Not that I have found, no. This was all Leonard's idea. It seems he spent a few minutes role playing with the director and made the move up on the first episode of TOS The Enemy Within . So, that ends the whole, this is a real move that we can all learn and use on people, without getting into too much trouble thought...or does it?

I mean, if it is a made up move, it couldn't work right? Right? Well, it seems like maybe some people (one so far) are thinking that it still can. The following clip is someone who it testing it out on a few people, with a bit of success:

And, a cat using it on a dog (had to, cuz it's cute)

Wait a minute, maybe there is some validity to this famous move after all. I mean, maybe not exactly like Spock does it, but still, any variations of it would be awesome to know. I can see many real life applications I could use it for. So, I went searching....


Continued....




posted on Oct, 21 2017 @ 05:38 AM
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The Science

Yep, there have been studies done. Granted, not too many and no mainstream ones. Which, in my opinion is a tragedy...who doesn't like Star Trek? This one even mentions the Vulcan Nerve Pinch in its write up:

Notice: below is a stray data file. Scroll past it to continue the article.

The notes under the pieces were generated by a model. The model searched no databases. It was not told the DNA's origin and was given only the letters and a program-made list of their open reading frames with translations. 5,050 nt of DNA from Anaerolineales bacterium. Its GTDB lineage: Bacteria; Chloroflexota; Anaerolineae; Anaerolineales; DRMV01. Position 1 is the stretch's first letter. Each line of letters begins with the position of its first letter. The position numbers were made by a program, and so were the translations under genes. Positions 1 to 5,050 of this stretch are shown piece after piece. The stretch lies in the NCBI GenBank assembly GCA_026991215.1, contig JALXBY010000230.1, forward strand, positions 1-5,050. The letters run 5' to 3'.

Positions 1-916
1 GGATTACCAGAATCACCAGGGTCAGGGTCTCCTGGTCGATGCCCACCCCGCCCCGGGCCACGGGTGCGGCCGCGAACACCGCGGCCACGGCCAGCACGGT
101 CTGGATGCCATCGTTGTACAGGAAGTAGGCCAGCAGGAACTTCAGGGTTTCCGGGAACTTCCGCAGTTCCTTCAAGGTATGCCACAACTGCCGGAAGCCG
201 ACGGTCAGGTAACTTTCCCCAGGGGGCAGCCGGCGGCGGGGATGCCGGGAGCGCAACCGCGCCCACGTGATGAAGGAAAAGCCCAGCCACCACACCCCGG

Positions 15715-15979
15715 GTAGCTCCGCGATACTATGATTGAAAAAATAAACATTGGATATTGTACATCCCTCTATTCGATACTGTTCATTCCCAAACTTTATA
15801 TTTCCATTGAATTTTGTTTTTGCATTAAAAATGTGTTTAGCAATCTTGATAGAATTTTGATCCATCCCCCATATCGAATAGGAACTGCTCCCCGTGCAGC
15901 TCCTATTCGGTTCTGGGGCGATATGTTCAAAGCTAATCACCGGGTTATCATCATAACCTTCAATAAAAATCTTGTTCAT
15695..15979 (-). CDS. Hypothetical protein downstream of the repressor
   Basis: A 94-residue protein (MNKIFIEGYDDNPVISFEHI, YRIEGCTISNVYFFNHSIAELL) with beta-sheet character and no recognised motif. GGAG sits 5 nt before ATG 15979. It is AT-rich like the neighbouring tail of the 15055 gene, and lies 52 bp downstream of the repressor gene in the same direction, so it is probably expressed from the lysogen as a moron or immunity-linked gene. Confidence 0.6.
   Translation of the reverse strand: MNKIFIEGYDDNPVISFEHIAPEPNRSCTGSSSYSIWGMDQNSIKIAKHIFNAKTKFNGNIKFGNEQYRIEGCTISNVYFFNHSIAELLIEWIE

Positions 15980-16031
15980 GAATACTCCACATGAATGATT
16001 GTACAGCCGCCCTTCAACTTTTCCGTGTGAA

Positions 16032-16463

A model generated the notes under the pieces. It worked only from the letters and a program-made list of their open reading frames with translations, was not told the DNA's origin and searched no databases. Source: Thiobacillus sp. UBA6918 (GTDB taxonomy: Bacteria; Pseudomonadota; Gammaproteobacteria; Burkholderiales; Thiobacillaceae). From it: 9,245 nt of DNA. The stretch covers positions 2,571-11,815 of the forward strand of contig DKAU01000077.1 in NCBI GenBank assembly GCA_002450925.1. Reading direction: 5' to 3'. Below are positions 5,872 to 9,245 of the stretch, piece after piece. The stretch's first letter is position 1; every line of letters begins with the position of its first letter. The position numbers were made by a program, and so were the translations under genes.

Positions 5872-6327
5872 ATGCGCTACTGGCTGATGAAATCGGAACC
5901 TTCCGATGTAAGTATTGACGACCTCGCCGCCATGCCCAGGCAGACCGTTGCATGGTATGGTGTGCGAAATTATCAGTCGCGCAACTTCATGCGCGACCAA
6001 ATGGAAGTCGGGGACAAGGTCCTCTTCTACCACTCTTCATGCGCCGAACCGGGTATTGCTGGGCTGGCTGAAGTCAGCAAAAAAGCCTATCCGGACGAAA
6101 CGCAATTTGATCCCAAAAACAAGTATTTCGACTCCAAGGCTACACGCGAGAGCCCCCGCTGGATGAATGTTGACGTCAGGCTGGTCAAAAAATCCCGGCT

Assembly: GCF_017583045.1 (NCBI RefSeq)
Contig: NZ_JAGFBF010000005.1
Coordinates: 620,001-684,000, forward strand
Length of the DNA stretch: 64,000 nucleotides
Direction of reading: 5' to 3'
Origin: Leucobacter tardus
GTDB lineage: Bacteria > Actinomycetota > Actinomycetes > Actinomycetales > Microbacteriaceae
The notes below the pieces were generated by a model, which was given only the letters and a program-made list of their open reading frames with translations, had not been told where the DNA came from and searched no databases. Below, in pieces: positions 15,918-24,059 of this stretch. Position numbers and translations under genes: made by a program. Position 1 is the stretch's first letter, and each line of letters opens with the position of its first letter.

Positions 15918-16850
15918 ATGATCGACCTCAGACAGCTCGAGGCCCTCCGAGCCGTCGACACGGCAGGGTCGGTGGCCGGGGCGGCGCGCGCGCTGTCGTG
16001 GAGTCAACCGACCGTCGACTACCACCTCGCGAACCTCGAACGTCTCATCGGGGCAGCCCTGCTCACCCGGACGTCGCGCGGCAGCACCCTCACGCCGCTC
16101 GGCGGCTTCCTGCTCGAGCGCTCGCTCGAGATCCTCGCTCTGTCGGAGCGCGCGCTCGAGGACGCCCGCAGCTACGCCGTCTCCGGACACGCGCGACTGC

Star Trek lovers are familiar with the "Vulcan nerve pinch", a technique used by Dr. Spock to cause someone to lose consciousness. The technique was to pinch a pressure point at the base of the victim's neck but in fact, it's likely the pinch was in fact a trigger point (TrP) of the upper trapezius muscle. The upper trapezius muscle is the muscle along the top of the shoulder at the base of the neck (where the neck and shoulder meet).

Trigger points are defined as hyperirritable areas of tenderness in a muscle that when pressed or pinched can cause local and/or distant referred pain (e.g., someplace else down the arm). Trigger points can be active (currently already causing pain) or latent (only painful when pressed or pinched).

The phonophoresis and pressure release techniques yielded better results than the ultrasound. Phonophoresis outperformed pressure release. The mechanisms by which these treatments work to reduce the effects of trigger points aren’t entirely clear yet.

Should you be the victim of the Vulcan nerve pinch or simply a neck pain sufferer from trigger points of the upper trapezius muscle, ask a physiotherapist to apply either or both of these treatment techniques. Experience the safe and effective relief of painful symptoms without adverse effects that phonophoresis and/or pressure release have to offer. ...


Is this proof that there is some validity to the Vulcan Nerve Pinch move? Maybe Leonard was onto something... I have to be honest, it's the only scholarly article that I ran across that at least mentions the possibility of the Vulcan Nerve Pinch being something. But more so from the treatment stand point. It doesn't say that the move is actually real.

It does mention trigger points though. Clearly stating that this is probably what Spock used to incapacitate his enemies. So, I looked and found out that there are three areas of trigger points in the trapezoid muscle. One of those areas being pretty close to where Spock performs his move: